Written By Chuck Leaver Ziften CEO
It was nailed by Scott Raynovich. Having actually dealt with numerous organizations he realized that one of the greatest difficulties is that security and operations are 2 distinct departments – with drastically different objectives, varying tools, and varying management structures.
Scott and his analyst firm, Futuriom, recently finished a research study, “Endpoint Security and SysSecOps: The Growing Pattern to Develop a More Secure Enterprise”, where one of the crucial findings was that contrasting IT and security goals hamper specialists – on both teams – from attaining their objectives.
That’s precisely what our company believe at Ziften, and the term that Scott produced to discuss the merging of IT and security in this domain – SysSecOps – explains completely exactly what we’ve been talking about. Security groups and the IT teams must get on the same page. That implies sharing the same objectives, and in many cases, sharing the very same tools.
Think about the tools that IT individuals use. The tools are designed to ensure the infrastructure and end devices are working correctly, when something goes wrong, helps them fix it. On the endpoint side, those tools help make sure that devices that are permitted onto the network, are configured properly, have software applications that are authorized and effectively updated/patched, and have not registered any faults.
Think about the tools that security folks utilize. They work to enforce security policies on devices, infrastructure, and security apparatus (like firewalls). This might include active tracking incidents, scanning for irregular habits, taking a look at files to ensure they don’t contain malware, embracing the current risk intelligence, matching against newly found zero-days, and performing analysis on log files.
Finding fires, fighting fires
Those are 2 different worlds. The security teams are fire spotters: They can see that something bad is occurring, can work rapidly to isolate the issue, and determine if damage happened (like data exfiltration). The IT groups are on the ground firefighters: They jump into action when an event strikes to ensure that the systems are made safe and restored into operation.
Sounds excellent, doesn’t it? Regrettably, all frequently, they don’t speak to each other – it’s like having the fire spotters and fire fighters utilizing dissimilar radios, different lingo, and dissimilar city maps. Worse, the teams can’t share the very same data directly.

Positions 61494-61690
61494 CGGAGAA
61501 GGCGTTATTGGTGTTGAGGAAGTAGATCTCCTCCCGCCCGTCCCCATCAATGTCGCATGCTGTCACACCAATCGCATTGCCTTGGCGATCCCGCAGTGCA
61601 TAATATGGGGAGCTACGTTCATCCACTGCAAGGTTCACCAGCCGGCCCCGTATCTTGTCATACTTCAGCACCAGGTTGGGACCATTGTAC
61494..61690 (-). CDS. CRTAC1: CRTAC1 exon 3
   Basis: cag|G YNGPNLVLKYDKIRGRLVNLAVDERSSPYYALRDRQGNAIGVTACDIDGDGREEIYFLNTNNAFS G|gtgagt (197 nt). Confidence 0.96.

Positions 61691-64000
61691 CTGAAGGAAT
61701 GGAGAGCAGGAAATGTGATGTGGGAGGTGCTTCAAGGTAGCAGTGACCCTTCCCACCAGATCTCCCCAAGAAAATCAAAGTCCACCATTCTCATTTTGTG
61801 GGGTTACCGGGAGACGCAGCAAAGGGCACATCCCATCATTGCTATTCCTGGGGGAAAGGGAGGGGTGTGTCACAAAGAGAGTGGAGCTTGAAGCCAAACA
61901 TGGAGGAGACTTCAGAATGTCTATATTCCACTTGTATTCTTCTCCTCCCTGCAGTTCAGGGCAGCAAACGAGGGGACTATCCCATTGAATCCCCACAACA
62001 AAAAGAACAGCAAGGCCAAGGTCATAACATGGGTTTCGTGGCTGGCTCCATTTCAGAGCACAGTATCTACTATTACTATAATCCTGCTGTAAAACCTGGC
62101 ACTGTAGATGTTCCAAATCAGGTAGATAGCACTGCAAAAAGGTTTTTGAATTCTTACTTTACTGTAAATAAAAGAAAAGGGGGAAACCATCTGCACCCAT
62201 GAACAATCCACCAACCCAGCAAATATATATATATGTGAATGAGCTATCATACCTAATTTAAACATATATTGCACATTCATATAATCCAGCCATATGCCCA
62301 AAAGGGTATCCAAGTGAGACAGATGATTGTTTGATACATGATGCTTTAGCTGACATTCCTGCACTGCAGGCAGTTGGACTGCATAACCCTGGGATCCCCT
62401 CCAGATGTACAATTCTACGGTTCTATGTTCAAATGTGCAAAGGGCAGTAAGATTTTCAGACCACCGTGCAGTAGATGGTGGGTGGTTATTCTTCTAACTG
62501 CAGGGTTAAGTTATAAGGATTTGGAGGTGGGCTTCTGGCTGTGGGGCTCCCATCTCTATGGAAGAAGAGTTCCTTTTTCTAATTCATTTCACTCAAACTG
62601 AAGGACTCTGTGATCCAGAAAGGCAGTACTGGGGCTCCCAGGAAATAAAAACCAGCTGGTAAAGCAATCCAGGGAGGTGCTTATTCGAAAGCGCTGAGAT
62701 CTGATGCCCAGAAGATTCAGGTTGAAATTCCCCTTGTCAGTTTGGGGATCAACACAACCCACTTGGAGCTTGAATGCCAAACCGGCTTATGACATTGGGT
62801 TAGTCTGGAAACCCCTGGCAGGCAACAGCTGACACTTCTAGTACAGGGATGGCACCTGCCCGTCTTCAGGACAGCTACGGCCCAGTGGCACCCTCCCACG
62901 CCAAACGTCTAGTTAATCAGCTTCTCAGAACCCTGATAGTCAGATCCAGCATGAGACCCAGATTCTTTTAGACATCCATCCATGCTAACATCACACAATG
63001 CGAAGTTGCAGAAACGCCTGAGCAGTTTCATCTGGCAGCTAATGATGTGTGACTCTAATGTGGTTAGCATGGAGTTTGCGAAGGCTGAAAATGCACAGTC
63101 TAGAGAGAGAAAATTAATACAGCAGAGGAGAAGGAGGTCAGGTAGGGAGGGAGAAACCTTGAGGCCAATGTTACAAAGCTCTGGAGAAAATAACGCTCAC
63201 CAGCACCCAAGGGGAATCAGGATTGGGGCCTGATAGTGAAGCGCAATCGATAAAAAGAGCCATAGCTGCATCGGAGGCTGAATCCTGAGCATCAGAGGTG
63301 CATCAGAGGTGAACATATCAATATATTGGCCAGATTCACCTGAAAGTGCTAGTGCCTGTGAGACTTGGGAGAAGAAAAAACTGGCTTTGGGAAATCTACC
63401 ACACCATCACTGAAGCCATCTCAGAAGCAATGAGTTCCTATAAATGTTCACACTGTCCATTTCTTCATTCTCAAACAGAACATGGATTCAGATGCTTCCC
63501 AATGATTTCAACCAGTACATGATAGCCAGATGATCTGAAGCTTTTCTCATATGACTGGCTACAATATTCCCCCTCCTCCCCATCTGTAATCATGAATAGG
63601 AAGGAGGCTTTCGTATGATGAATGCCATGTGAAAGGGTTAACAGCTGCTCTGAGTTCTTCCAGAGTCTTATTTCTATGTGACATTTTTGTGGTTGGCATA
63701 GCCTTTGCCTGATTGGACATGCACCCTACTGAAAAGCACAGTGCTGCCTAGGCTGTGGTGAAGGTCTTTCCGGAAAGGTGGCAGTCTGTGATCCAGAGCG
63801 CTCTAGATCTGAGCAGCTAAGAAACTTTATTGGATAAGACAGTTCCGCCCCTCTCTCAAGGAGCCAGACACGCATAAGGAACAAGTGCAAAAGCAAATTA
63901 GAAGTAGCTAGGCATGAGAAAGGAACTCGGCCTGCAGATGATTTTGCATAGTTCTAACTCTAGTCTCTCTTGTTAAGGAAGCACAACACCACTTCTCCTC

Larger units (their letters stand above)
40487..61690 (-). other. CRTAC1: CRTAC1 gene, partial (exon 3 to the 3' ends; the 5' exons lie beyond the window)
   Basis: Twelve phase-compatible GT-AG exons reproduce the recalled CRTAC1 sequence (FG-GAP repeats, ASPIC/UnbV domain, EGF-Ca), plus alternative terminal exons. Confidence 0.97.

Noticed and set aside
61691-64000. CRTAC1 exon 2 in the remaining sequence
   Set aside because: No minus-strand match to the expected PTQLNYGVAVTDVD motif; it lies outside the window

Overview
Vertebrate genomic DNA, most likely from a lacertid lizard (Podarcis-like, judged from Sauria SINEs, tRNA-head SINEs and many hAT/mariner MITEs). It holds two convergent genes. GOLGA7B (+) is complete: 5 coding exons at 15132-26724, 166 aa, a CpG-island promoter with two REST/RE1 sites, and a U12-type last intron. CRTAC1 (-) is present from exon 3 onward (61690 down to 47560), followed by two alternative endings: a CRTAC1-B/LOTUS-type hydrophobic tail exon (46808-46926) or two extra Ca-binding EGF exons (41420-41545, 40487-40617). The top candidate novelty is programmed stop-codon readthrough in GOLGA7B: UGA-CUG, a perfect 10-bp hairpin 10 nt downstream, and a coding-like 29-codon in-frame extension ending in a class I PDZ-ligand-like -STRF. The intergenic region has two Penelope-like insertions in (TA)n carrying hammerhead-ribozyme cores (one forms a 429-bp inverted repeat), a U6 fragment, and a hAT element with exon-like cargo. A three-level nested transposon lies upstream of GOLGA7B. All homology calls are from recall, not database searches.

Our method to SysSecOps is to supply both the IT and security groups with the exact same resources – which suggests the exact same reports, provided in the suitable ways to experts. It’s not a dumbing down, it’s working smarter.
It’s ridiculous to work in any other way. Take the WannaCry infection, for example. On one hand, Microsoft released a patch back in March 2017 that dealt with the underlying SMB defect. IT operations groups didn’t install the patch, because they didn’t think this was a big deal and didn’t speak with security. Security groups didn’t understand if the patch was set up, because they don’t talk with operations. SysSecOps would have had everyone on the same page – and could have potentially avoided this issue.
Missing out on data means waste and risk
The inefficient space in between IT operations and security exposes organizations to threats. Preventable threats. Unneeded threats. It’s simply undesirable!
If your organization’s IT and security groups aren’t on the same page, you are incurring risks and expenses that you shouldn’t need to. It’s waste. Organizational waste. It’s wasteful because you have a lot of tools that are supplying partial data that have spaces, and each of your groups only sees part of the picture.
As Scott concluded in his report, “Collaborated SysSecOps visibility has actually currently proven its worth in assisting organizations assess, analyze, and prevent substantial dangers to the IT systems and endpoints. If these goals are pursued, the security and management threats to an IT system can be significantly lessened.”
If your groups are interacting in a SysSecOps type of method, if they can see the exact same data at the same time, you not just have better security and more effective operations – but also lower danger and lower expenses. Our Zenith software application can help you achieve that effectiveness, not only dealing with your existing IT and security tools, but also filling in the gaps to make sure everyone has the best data at the correct time.